The August Power Panels webinar focused on conflict resolution in multifamily. Our expert panelists, Leigha Middendorf, Senior Resident Relations Manager at Monarch, and Tynisha Holmes, Director of Customer Relations at PAC, offered some great takeaways on: skills that are needed to de-escalate high tension moments with residents, how to resolve an issue directly with a resident without overstepping the onsite team and giving the resident the impression that they can bypass the onsite team in the future, and what skills they think are most valuable for a customer relations expert to have.
Additionally, there was a question posed to the webinar attendees related to the most common issue/pain point for their residents. There were 3 prominent pain points that attendees shared, so we reached out to our panelists and asked them for their expertise on how they might handle them within their company. Below are those pain points and an opportunity that might also work in your company or community to help resolve them.
- Paint Point: Maintenance turnover and/or lack of a full maintenance team is causing slow turnaround times.
- Resolution: I believe the best thing to do in this situation is to be honest with your residents. Let them know what’s going on. You will find that they will be a lot more understanding. Communication is key. If we are communicating to our residents that work order time may be longer than expected, it will allow them an opportunity to be understanding. Also, courtesy calls are great as well. It’s a reminder to the resident that we are aware that you’ve placed a work order and following that I recommend providing a timeframe on when someone will be able to address it. Also, utilize service request forms that maintenance leaves in the apartment communicating work done or work still needed and why (ie work order not completed because a new part needs to be ordered) and make sure that someone from the office follows up with a timeframe and/or a temporary solution. When in doubt – overcommunicate.
- Pain Point: Life expenses are increasing, causing renters to be more frustrated with rent increases and more likely to ask why and want to be shown the value of what they are paying for.
- Resolution: Be upfront and transparent with residents and let them know what they can expect from a rental increase. Aside from any concessions or renewal gifts offered, encourage them to shop and compare pricing with other communities in the area; often they will be surprised to see how competitive rents are right now. If you’re not the most inexpensive option, make sure to showcase the value in your community by highlighting the amazing amenities, the quality of service from your team, and even community events. Sometimes providing a complete list of moving costs is helpful too! Individuals will see an increase and get sticker shock when they may not consider how expensive moving and leasing a new apartment is.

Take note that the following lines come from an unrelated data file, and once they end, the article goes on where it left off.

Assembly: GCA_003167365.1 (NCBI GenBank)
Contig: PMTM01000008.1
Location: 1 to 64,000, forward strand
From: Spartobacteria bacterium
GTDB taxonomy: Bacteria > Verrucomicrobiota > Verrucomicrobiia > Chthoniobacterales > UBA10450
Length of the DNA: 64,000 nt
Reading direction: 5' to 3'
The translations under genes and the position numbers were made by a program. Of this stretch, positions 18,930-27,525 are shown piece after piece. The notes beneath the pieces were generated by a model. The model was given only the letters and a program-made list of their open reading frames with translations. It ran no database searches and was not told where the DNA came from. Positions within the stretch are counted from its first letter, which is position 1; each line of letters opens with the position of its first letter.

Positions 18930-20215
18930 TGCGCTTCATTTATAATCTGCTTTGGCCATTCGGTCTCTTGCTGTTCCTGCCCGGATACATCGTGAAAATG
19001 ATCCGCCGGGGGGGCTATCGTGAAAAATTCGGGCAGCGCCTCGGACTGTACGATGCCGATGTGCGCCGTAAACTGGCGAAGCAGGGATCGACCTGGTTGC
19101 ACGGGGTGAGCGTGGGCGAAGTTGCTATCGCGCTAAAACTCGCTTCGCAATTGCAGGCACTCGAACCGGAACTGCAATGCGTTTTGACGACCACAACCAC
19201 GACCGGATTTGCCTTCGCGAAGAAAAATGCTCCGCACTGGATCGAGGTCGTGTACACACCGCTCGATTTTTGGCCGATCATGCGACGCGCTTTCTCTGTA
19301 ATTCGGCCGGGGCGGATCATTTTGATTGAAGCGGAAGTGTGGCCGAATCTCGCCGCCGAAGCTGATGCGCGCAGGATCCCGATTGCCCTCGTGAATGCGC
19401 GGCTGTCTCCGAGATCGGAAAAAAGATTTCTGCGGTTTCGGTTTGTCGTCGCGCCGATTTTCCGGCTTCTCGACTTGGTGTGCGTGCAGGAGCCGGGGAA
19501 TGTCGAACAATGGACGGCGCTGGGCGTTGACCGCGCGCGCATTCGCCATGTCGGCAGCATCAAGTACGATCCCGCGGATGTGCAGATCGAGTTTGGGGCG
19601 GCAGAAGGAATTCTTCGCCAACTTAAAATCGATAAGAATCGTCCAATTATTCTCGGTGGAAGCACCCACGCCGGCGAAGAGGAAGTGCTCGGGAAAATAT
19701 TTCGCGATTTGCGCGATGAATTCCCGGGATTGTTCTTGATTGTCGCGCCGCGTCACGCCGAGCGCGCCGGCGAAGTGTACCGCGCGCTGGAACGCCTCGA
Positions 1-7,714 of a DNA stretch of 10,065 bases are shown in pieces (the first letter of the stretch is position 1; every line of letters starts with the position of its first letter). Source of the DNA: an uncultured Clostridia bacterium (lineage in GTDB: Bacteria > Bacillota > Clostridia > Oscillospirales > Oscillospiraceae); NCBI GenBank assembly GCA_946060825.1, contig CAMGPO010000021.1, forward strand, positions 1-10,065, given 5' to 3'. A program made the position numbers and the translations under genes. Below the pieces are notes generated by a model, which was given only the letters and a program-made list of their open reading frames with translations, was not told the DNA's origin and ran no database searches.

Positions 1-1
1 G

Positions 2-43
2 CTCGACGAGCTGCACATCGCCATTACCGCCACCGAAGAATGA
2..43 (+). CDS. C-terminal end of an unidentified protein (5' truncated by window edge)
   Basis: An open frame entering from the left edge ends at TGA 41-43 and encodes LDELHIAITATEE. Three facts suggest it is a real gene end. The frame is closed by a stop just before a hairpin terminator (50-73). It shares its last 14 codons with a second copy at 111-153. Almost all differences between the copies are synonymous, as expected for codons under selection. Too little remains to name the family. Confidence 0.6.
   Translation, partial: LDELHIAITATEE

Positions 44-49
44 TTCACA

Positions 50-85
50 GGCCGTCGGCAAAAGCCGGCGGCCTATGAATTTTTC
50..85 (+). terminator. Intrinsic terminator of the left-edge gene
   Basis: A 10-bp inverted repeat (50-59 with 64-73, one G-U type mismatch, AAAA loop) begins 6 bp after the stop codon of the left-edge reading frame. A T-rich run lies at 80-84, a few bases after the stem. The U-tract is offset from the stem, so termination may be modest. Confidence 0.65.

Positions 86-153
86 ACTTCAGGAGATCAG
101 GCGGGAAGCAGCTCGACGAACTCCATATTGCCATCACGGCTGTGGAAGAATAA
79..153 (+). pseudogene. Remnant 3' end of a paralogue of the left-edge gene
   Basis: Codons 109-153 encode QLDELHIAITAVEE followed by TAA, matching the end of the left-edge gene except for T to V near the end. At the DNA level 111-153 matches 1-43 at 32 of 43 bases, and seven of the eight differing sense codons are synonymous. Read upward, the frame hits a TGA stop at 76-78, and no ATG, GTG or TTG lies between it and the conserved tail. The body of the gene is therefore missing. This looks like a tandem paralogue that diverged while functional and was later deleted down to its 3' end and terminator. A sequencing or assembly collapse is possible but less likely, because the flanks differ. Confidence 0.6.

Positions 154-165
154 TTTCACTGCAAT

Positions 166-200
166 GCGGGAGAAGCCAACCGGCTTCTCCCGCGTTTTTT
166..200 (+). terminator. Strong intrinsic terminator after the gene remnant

- Paint Point: Neighbor complaints and/or residents not utilizing common courtesy in community and with neighbors.
- Resolution: Listen, acknowledge, and take action. Instead of pointing out one particular unit, send a friendly reminder e-blast to the ENTIRE building (or print a letter for each door), letting them know X, Y, Z is happening, etc. Then, follow up in a few days to see if the issue is resolved. Do your due diligence by having team members walk the hallway periodically throughout the day to see if they can witness it themselves. Suppose they can confirm the issue is coming from a specific apartment. In that case, they will be able to contact the individual directly, give them a warning and then let them know additional action will be taken (such as a lease violation) if this persists. It may also help to include friendly reminders in a monthly community newsletter; it’s a great space to be vocal about repeated issues – and if it’s an issue that can be resolved through education, such as where all of the pet waste dispensers are located or how to access the pool or other common amenity and who is authorized to use the spaces – provide that information as well.